UPDATE: Checked No Sin City/Pride and Prejudice crossovers yet, but I did find ones with Doctor Who, Bones, Buffy the Vampire Slayer, X-Men, and Starcraft!

Tuesday, March 29, 2011

Movies Unscripted

We have all seen the part of a romantic comedy where the two main characters discover that they were meant to be together. Typically, one of them (usually the male) does something extravagant or meaningful to prove their love for the other person.

Be it holding a boom box up outside a girl's window or sweeping her off her feet and off into the sunset on a stallion faster than the wind itself, men in movies have been known to proclaim their love for women in ways that would almost never happen in real life. While I love a good chick flick now and then I think it is time we all take a step back and examine how these things could go. To do this, I have broken it down into three components of romantic action: the serenade, the "What are you doing here?", and, my personal favorite, the inside joke.

Part One: The Serenade

Whenever this happens on TV or in a movie I swoon. I mean, come on! A guy showing up at your house late at night, tossing small pebbles at your window, and then playing or singing a song for you is pretty romantic! However, while I am swooning, I can't help but wonder how perfect it all is. Now, when I say "perfect", I don't mean the "Why isn't my life like that?" kind of perfect, but instead I'm talking about the "That's a little TOO perfect" kind of perfect. What if she had been asleep? In the bathroom? With another man? There are so many ways that this proclamation of emotion can go wrong. Just once, I would love to see the girl open her window only for the boy to realize that he has the wrong house. Don't get me wrong. When Darren Criss's character on Glee sang to the guy in Gap, my inner girly-girl fainted from an overdose of attractive and when he was shot down I wanted ot grab that guy by the long, blond hair and yell "YOU JUST GOT SARENADED BY DARREN FREAKING CRISS! DO YOU REALIZE THAT I WOULD GIVE ALMOST ANYTHING TO BE IN YOUR SHOES RIGHT NOW?". It is just that I think if someone tried this in real life, they might be not-so-pleasantly surprised at how it might go.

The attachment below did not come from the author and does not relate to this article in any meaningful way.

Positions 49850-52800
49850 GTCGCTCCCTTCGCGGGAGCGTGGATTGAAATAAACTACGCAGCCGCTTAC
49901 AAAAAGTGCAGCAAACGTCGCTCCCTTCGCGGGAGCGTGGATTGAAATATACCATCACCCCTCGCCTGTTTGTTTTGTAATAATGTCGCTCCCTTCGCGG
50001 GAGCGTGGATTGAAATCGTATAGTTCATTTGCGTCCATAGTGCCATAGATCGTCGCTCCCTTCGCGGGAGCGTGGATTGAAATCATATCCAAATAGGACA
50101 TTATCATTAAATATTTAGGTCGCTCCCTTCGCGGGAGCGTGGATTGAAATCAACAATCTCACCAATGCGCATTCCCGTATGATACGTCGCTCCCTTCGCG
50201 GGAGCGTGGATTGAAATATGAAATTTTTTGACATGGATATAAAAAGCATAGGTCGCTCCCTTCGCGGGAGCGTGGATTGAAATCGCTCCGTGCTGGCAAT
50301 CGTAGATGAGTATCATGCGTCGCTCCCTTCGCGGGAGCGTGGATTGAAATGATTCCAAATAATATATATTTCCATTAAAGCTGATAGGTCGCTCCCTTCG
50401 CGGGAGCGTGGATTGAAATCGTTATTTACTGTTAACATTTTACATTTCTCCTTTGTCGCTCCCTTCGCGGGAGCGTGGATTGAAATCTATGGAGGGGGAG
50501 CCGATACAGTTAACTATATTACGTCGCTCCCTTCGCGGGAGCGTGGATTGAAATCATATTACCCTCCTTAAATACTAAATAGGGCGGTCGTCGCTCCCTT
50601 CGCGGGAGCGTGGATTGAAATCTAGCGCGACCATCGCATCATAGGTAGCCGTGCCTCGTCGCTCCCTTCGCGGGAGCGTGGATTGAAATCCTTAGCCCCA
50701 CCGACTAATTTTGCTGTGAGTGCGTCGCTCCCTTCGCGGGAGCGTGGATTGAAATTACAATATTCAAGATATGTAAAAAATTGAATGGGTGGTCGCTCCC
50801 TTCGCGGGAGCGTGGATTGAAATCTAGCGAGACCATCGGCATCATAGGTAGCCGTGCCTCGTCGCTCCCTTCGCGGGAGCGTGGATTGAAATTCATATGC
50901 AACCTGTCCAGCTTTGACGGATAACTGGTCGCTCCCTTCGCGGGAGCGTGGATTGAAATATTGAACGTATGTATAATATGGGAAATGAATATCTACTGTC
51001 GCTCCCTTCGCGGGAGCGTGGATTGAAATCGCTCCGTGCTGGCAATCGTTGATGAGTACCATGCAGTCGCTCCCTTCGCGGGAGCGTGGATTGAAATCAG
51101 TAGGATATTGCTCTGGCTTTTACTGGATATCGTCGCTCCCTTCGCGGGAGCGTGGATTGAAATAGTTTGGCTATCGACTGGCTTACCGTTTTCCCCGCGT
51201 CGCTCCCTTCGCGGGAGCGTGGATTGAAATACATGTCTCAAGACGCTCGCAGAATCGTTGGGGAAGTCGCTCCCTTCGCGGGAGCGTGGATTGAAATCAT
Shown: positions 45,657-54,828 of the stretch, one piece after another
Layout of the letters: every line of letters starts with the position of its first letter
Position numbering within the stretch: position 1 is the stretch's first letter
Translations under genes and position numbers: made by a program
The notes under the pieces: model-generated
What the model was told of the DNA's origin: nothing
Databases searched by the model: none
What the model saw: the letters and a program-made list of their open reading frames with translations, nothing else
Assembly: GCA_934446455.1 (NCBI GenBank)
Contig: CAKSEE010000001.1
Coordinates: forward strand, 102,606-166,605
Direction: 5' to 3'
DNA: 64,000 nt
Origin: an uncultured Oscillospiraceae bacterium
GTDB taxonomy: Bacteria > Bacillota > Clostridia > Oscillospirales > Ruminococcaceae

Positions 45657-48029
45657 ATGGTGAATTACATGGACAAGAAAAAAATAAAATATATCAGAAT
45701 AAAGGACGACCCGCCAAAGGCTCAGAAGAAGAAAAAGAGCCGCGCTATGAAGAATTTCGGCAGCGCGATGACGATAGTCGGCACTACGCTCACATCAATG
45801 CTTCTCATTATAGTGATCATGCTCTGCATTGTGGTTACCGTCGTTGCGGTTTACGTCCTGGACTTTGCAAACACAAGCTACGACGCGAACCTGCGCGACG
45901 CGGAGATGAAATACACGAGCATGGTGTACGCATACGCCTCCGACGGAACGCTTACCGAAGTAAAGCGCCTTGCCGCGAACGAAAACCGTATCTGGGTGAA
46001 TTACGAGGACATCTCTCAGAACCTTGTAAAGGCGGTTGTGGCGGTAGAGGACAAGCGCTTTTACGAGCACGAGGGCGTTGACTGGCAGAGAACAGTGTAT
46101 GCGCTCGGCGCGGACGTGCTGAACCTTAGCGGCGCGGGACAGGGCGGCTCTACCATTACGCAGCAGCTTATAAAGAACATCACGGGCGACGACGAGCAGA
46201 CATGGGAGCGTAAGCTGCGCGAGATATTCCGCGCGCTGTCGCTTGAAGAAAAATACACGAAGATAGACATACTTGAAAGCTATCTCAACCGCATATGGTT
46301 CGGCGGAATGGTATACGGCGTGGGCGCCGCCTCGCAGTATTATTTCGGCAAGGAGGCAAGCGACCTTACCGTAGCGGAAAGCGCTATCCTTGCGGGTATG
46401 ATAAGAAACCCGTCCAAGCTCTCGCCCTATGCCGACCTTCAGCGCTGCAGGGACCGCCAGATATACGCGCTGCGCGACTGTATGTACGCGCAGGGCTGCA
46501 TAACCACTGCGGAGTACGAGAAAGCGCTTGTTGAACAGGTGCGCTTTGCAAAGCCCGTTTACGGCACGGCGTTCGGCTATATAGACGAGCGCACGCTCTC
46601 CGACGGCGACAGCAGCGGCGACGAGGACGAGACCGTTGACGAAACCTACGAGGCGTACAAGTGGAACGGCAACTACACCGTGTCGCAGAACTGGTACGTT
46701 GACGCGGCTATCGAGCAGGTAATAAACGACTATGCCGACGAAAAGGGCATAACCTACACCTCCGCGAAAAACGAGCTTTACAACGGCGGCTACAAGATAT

Part Two: The "What Are You Doing Here?"